The changing vocabulary of flamenco
So it should come as no surprise that the vocabulary of flamenco is susceptible to change as well. In actual fact, it always has been, although at a slower pace.
We spend a lot of time and virtual ink discussing the evolution of flamenco, an implacable energy that greases the wheels of change, for better or for worse. Fifty years ago Paco de Lucía’s clarity of vision set the pace in high gear, and the genre has never been the same since. Classic flamenco certainly continues to exist but it’s enveloped in a new aesthetic. There’s a different vocal delivery, guitarists’ fingers traipse up and down the neck of their instruments in search of chording that produces altered mental landscapes to accommodate new ways with the rhythm, while dancers use unaccustomed props and moves to inhabit all this creativity.
So it should come as no surprise that the vocabulary of flamenco is susceptible to change as well. In actual fact, it always has been, although at a slower pace. Even flamenco newbies know better than to say cantador or bailador rather than surpressing the “d” to get the much more familiar Andalusian versions, cantaor and bailaor. “Tocaor” is falling into disuse and being replaced by “guitarrista” which seems more dignified. And guitarristas no longer play “variaciones”, more recently called “falsetas”, because the structure of strum/falseta/strum/falseta has given way to seamless pieces of music that cause veterans to complain they can’t identify what they’re listening to.
I remember some 50 years ago in a conversation with friends when they corrected me for saying “por soleares”. Apparently the hip people were saying “por soleá”, and so it’s been to this day, although older aficionados still prefer the previous label. And who ever decided that palillos were to be called castañuelas?
Alegrías danced in the traditional way with all its parts, including the slow lyrical break in the middle is becoming difficult to find, but what are we to call that break? Over the decades I’ve heard it referred to as el silencio, la falseta and la filigrana.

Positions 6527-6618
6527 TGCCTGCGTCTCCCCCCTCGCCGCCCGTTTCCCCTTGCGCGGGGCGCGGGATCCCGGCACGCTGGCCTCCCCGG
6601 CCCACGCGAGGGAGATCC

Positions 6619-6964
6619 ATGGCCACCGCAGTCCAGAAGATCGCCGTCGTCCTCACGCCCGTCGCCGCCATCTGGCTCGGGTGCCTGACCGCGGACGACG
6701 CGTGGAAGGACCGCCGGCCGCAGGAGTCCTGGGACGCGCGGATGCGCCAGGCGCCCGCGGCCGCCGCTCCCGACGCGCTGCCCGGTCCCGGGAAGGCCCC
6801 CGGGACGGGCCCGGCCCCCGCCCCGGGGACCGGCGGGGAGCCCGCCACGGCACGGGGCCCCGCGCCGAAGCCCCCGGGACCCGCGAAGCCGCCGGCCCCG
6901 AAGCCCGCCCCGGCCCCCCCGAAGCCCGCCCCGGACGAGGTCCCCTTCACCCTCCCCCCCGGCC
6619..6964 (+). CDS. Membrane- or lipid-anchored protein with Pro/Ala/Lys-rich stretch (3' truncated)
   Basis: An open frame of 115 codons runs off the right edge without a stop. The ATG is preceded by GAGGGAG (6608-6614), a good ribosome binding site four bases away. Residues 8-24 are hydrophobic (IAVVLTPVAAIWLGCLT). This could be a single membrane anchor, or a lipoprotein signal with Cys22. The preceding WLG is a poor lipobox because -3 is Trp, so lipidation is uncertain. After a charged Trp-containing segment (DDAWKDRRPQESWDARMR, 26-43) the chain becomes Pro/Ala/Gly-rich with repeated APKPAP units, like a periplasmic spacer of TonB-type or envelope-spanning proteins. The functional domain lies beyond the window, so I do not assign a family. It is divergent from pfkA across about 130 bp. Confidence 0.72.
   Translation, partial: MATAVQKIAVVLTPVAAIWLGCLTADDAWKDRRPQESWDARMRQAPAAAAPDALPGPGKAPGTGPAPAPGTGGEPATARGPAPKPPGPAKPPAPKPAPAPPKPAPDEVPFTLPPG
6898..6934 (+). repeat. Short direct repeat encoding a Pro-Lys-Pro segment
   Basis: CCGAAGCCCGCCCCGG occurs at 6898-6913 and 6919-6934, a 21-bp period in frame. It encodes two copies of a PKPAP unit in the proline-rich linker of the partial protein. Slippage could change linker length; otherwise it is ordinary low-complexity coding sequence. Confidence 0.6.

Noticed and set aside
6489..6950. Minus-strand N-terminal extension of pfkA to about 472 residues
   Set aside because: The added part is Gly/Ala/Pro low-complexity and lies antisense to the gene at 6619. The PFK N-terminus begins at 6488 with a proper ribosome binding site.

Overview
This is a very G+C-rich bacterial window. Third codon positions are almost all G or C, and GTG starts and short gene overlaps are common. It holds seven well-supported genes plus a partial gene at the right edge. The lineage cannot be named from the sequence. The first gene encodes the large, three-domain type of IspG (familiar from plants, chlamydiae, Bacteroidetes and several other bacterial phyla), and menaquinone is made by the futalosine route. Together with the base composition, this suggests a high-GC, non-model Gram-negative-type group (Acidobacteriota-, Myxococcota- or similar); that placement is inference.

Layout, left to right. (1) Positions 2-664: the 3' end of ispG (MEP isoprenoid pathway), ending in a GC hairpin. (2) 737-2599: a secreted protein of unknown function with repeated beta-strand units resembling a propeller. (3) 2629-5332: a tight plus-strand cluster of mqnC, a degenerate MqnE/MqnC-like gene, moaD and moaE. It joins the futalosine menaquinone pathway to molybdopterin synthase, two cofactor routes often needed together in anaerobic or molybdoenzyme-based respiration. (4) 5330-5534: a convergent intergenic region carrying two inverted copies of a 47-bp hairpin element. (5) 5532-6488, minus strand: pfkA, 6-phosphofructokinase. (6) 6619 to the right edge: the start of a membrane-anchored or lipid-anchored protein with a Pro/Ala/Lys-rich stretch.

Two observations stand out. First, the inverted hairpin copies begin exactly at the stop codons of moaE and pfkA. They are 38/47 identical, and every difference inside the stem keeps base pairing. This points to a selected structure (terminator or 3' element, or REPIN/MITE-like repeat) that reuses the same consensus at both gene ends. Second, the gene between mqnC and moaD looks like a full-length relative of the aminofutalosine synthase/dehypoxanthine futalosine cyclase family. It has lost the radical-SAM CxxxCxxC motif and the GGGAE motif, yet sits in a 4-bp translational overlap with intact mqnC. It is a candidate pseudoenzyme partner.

It may surprise some people to know that the most annoying word of all is “palo”. You’ll often see older flamenco followers, over 60 or 70, grumble when someone younger speaks of “palos” to refer to what used to be known as “forms” or “cantes”. It’s impossible to know when the change took place, or whose written or spoken words put it in circulation. All we know is the usage appears to have begun around the end of the 1960s or beginning of the 70s. Singer Antonio Mairena, in his historic controversial book Mundo y formas del cante flamenco published in 1963, refers only to cantes and forms. Likewise, flamencologist and musicologist Hipólito Rossy doesn’t speak of “palos” in another pioneering book, Teoría del cante jondo published in 1966.
It’s clear a more suitable term was needed, because cante can be a verse, a single melody style, a song-form or a series of several elements as when a contract might stipulate that a singer is expected to perform six cantes. The word “form” is even more ambiguous. In the so-called “green book” of Luis Soler Guevara and Ramón Soler Diaz, Antonio Mairena en el Mundo de la Siguiriya y la Soleá, in 538 pages the word “palo” appears only 4 times, although the subject of the landmark work is precisely a detailed study of styles of cante. The book was published in 1992 by which time “palo” was the clear winner of the vocabulary issue, but one of the authors belongs to the age group that is historically reluctant to acknowledge that word, which may account for its near absence.
You occasionally hear the word “palo” [stick] defended by association with the custom of knocking out rhythm on a wooden table or bar, or with a cane, but that excludes all the free-form cantes. It seems somewhat easier to prop up the explanation that “palo” refers in Spanish to the four suits of a deck of playing-cards. For what it’s worth, the Real Academia Española, maximum authority in linguistic issues regarding Spanish, gives more than 20 usages for the word “palo”. No. 11 is: Each one of the traditional varieties of flamenco singing. Well ok, if the RAE says so. But then what’s to be done with zapateado, a dance form that has no associated vocals?
Top image: Diego Carrasco, Manuel Molina, Tomasito y Moraíto en el Festival de Nimes 2006. Photo: Estela Zatania